Celebrating the history of
Ohio County and Rising Sun
50 YEARS AGO
August 25th, 1966
The Rising Sun-Ohio County faculty for the 1966-67 school year includes seven new teachers according to an announcement by John G. Roeder, superintendent. In Rising Sun Elementary faculty members include: Charles H. Johnson, principal; Judith Lange, grade 2; Virgil Adams, grade 5; and Bill Lakes, 6 and 7 grade social studies and reading. New high school faculty members include Joy P. Briggs, English; Nolan T. Hughes, agriculture; and Sandra Mingua, English and Social Studies. Returning Rising Sun Elementary faculty members are Carolyn Brown, Thelma Collins, Thelma Dibble, Mary Heim, Patty Johnson, Pauline Miller, Harlan Royce, Helen Sheldon, Shirley Slack, Homer Tucker, Edith Wilson, Morgan Drescher and Emmet Van Buskirk. Returning high school faculty members are: Gerald Johnson, Verna Carpenter, William H. Clifton, Jr., Dillon Dorrell, Morgan Drescher, John Huron, Glen Kelley, Grace McCurry, Virgil Neaman, Janet O’Neal, Jerry Tucker, Robert O’Neal, Emmett Van Buskirk, and Michael Wilson.
All Cass Union faculty members are returning: Charles St. Clair, Elizabeth Bailey, Florence Cook, Isabell Griffith, and Morgan Drescher and Emmett Van Buskirk. School lunches will be served in the Cass Union and Rising Sun Elementary schools. Because of a cut in federal commodities the elementary school lunch price will be increased from 25 cents to 30 cents a day. High School lunches are 35 cents per day. First day of school is September 2 and the last day of school is May 25.
By Dorotha Stegemiller: If the Ohio County Historical Society is successful in its search of old treasures, the future historical museum can display a real oddity – an electric chair made in Rising Sun. About 40 years ago two electric chairs were built in Rising Sun and, according to records caused “a hubbub of excitement in the quiet and peaceful village.” Smith Riggs, 65, an unassuming, church going coppersmith, could hammer fantastic designs from iron at white heat on an anvil. He emerged into the public eye when he singled out to fashion that dread instrument of death. At first, Mr. Riggs was reluctant to accept he contract because he “thought what a terrible thing it would be if an innocent man would be electrocuted in one of them. After long persuasion he decided someone had to do it, and agreed to make the new-type chairs. Ernest Williamson, a carpenter, was hired to form the wooden frameworks. Classified as “more humane,” the chairs were constructed with clamps instead of straps. This lessened the time required to strap in a doomed man by about eight minutes – a time when seconds would see like hours. An adjustable reclining back was included for more comfort. The chairs were made of heavy three-inch air-dried white oak. The timber was cut from woods near Rising Sun. Upon completion, the chairs were shipped to the penitentiaries at Joliet and Menard, Illinois. The little blacksmith shop on Front Street at Main resumed normal operations and the incident was forgotten – until now. If one of the chairs is ever returned to Rising Sun heads will shake again and opposition will be stated. But, the majority of the people will take a broader view of the matter, in the interest of history.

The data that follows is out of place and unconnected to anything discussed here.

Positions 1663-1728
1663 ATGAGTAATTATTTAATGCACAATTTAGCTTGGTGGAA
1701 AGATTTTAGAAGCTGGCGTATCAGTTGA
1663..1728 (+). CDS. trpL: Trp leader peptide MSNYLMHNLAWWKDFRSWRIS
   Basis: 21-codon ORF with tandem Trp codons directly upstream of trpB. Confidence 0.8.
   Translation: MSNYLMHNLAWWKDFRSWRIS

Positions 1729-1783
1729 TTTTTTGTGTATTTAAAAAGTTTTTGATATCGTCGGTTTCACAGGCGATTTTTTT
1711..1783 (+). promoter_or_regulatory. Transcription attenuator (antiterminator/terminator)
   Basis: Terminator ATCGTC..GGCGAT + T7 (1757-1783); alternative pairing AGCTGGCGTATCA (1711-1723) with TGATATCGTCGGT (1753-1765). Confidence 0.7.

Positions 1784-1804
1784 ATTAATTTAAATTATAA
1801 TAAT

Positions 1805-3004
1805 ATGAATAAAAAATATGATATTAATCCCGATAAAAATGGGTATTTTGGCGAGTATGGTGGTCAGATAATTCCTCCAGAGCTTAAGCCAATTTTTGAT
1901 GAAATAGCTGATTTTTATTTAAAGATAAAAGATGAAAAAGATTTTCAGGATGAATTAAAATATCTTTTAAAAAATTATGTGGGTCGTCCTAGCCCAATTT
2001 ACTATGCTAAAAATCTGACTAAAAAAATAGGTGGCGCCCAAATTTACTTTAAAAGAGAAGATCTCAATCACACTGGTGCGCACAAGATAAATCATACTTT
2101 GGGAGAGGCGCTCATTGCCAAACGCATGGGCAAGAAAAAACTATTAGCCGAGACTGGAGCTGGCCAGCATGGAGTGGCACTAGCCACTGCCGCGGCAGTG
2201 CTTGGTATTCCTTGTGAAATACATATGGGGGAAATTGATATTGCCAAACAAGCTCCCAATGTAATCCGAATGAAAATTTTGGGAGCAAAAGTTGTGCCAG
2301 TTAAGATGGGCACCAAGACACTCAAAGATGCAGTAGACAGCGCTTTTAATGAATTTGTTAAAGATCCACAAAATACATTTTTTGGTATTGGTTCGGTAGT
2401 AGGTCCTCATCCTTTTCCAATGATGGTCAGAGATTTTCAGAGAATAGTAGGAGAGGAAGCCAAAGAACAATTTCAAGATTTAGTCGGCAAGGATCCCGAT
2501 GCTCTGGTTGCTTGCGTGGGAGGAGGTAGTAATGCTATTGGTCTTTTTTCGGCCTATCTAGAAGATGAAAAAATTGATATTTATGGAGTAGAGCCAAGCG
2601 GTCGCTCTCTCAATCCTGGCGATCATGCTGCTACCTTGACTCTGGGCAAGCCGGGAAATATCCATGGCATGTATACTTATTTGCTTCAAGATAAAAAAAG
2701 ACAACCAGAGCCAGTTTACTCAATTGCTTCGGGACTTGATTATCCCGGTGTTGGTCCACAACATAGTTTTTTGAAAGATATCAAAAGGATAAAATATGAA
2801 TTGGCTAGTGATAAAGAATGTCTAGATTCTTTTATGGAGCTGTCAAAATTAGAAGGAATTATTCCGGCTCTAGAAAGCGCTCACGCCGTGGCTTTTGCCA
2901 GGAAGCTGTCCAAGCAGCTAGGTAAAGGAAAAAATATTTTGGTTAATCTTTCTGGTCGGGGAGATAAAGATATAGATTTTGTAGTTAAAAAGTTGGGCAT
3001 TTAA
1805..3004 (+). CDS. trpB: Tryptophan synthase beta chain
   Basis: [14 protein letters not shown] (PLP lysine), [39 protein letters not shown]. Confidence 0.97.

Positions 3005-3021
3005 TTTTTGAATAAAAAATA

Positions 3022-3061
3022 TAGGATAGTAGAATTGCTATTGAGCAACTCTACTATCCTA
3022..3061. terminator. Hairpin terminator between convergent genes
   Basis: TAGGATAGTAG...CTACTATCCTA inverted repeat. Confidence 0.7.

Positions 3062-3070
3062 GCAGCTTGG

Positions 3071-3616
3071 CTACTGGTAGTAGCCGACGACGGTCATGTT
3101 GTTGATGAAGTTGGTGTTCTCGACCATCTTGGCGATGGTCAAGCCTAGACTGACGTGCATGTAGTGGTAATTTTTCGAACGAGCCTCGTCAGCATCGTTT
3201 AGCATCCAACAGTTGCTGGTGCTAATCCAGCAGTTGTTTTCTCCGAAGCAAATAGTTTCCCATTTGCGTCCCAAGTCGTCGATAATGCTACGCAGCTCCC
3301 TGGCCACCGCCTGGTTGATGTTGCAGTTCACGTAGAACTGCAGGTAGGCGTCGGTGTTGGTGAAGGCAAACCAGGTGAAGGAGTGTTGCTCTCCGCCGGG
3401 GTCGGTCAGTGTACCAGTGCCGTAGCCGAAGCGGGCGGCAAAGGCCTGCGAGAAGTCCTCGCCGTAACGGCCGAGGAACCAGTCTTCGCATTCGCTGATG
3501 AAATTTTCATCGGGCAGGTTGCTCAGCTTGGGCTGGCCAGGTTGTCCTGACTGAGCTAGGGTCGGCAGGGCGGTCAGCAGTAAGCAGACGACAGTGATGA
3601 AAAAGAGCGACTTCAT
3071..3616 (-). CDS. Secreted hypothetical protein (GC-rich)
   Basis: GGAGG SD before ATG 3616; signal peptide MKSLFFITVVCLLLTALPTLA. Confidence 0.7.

Rising Sun won the Traveling All-Star Little League tournament held here last Sunday with shut-out games pitched by Kenny Brown and Gary Walton.
When Dr. Gordon S. Fessler, a general practitioner for 24 years in Rising Sun wishes to escape from the pressures of his general practice he steps into a special room in his home – and into a new world. The 55-by-22 foot room contains mountains, prairie, waterfront and hill scenes, all typical of various regions of the United States. Each topographical feature is a scene meticulously constructed to scale from photographs by Dr. Fessler. When Dr. Fessler “travels” in his own private world, he goes by train and can select a locomotive from a collection representing about every known prototype ever used in the United States. Dr. Fessler is a nationally known model railroader who describes working on his hobby “like a vacation from home”.
Leonard C. Gibson, 80, passed away August 20th, in the North Miami General Hospital. He was the third generation owner of G. B. Gibson Sons Company for approximately forty years, engaging in the heating, plumbing and hardware business until 1957 when he retired.
At the Palace Theatre in Aurora, now showing “The Ten Commandments”.